In August 2006, Xstrata Nickel is the new partner of the Koniambo project after absorption of Falconbridge. In September, the partners began a renewal phase of agreements including review of costs, the redefinition of the strategy and the implementation schedule. After review and validation of the findings of the final report of the renewal phase by both boards of directors of both partners, the latter conducted December 27, 2007 the signing of the project agreement with the announcement of an amount investment of 3.8 billion USD, revised in 2011 to 5 billion USD. In February 2008, the French government has granted tax approval decision in accordance with the tax assistance device for investment overseas (the “Loi Girardin”). In May 2013, a month after the celebration of the first metal casting KNS, Glencore PLC became the new partner SMSP replacing Xstrata following the merger Glencore / Xstrata. In August 2014, a further increase in costs was announced with 7 billion USD.
• Creation of subsidiaries and transfer of mining rights for offshore plant
Following the signing of the MOA by POSCO and SMSP in February 2006, both partners have completed the creation of two new companies NMC, a mining company based in New Caledonia and SNNC a metallurgical plant based in South Korea. The Assembly of the Northern Province in October 2007 authorized the transfer of SMSP mining titles to NMC. This decision will be subject to a law passed in the country in February 2008, and allowing the transfer of assets without SMSP taxation of capital gains. The construction of the Gwangyang plant cost 352 million USD. Three years after the commissioning of the SNNC plant, the two partners decided in August 2011 to proceed with the expansion of the Gwangyang plant for a production estimated cost of 60 million USD. The new facilities allow SNNC to increase its annual production capacity of 30,000 to 54,000 tonnes of nickel metal contained in ferronickels.
• Launch and completion of the big building work
The Gwangyang plant construction work began in June 2006. The plant was built on an industrial complex that already has all the necessary infrastructure, an international port, power plant, roads, land conveyors, which helped to significantly reduce investment costs. Société du Nickel de Nouvelle-Calédonie et Corée (SNNC), which SMSP holds 51% stake, has been built in less than 30 months, went into production on October 20, 2008 and marking the entrance to the SMSP in reserved area of metallurgy. SNNC officially inaugurated Monday, November 3, 2008 and reached its nominal capacity a year later in October 2009.
As for KNS project in March 2007, the partners launched the first construction works including site access, site servicing (water, energy, etc.) construction offices, and phase 1 of the basic life. Vavouto channel excavation works began in August 2008. The construction works of the first production line were completed in December 2012 and KNS celebrated the first nickel tapping in April 2013 and those of the second line completed with a first nickel tapping in February 2014. The Koniambo Nickel plant was inaugurated the November 17, 2014 by François Holland, President of the French Republic. Installed near Koné, the capital of the Northern Province of New Caledonia, Koniambo Nickel is the main provincial development engine and offers outstanding opportunities for local communities to build their own future, that of the Northern Province and the whole country. At the peak of the construction phase, about 5,400 workers working on site. On operation phase, the company has created 907 direct jobs and 450 indirect jobs (sub-contractors on site) and about 2,500 indirect jobs. 80% of Koniambo Nickel employees are Caledonian. Northern plant construction has already generated significant economic development in the Northern Province in general and for the VKP area (common Voh, Koné and Pouembout) in particular, and that, as evidenced by the residential and commercial construction as well as recreational and community development initiatives.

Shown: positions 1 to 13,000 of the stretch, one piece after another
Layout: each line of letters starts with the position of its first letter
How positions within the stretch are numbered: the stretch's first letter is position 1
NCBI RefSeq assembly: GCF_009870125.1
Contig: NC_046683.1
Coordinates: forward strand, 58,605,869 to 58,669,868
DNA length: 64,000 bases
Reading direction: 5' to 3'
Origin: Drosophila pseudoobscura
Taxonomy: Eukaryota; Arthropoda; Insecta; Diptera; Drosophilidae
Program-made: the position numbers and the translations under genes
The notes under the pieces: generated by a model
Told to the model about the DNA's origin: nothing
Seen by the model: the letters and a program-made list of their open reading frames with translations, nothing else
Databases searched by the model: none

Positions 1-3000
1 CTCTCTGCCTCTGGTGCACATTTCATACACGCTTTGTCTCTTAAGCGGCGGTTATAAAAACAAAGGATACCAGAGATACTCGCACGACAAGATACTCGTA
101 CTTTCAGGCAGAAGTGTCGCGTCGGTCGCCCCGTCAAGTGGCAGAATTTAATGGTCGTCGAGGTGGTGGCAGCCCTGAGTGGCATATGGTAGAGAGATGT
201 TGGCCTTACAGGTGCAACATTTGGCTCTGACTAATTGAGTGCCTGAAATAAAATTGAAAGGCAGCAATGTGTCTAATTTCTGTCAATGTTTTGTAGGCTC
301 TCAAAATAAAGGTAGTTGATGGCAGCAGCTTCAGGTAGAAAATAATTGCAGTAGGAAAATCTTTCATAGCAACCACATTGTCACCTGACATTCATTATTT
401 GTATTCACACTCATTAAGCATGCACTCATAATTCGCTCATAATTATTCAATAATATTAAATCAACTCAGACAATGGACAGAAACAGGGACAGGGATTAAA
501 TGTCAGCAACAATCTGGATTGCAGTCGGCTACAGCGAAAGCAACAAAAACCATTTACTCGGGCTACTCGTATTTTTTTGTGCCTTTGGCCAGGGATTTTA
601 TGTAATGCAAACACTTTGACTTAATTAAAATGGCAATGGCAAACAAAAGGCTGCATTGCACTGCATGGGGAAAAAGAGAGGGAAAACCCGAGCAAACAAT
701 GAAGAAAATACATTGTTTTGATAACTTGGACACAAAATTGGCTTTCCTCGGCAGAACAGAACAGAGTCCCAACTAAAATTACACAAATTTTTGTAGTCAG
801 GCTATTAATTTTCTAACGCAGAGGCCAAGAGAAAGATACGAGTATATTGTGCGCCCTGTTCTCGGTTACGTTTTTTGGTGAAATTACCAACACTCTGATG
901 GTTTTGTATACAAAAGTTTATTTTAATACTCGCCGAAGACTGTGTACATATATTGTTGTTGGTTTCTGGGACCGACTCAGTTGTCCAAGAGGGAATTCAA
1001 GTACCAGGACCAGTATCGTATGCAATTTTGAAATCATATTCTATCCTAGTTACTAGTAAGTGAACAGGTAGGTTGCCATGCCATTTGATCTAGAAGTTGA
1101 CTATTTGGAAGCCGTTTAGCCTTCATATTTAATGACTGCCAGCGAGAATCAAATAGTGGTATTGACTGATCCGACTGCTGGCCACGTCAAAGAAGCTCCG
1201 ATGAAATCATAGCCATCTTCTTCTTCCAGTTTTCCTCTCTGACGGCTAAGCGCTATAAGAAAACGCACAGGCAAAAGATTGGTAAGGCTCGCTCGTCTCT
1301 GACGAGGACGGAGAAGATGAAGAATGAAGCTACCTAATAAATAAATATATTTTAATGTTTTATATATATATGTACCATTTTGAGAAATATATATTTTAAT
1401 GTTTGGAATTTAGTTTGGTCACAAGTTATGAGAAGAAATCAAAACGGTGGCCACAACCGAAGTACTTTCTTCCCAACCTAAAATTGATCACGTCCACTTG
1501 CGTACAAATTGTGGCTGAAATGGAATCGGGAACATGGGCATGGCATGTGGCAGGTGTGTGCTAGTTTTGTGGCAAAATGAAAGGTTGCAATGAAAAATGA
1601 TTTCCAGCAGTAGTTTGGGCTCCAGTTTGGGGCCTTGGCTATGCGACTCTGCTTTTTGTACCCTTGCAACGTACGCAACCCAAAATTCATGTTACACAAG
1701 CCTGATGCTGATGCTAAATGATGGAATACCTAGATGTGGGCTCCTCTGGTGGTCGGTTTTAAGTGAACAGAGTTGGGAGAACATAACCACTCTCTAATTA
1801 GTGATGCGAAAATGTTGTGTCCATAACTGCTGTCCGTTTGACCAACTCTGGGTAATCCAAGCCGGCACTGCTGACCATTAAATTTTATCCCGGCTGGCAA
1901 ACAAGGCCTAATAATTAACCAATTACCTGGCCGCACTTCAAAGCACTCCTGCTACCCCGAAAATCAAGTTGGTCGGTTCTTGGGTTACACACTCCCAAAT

• New partnership with the Chinese number 1
In February 2012, André Dang, SMSP President and Paul Néaoutyine, President of the Northern Province met in Sydney with the leader of the Jinchuan Group, Yang Zhiqiang, accompanied by his delegation. Discussions focused on the birth of a partnership agreement to develop laterite ore Caledonian. Negotiations visibly progressing, the project appears on track, “the market is there,” explained the elected separatist during its descent of the aircraft. The project provides for the SMSP and Jinchuan, China’s number one nickel, copper and cobalt, third largest producer of “green gold”, form an industrial and commercial partnership by establishing two joint ventures in New Caledonia and China, both controlled at 51% by SMSP and 49% by the metallurgist of the Middle Kingdom. Posco project has proven and could attract Chinese interlocutors. Early 2013, SMSP and the Chinese Jinchuan Group form the joint venture: Caledonian Chinese Mining Company SAS is headquartered in Noumea, 51% owned by SMSP and having to subject all operations related to mining.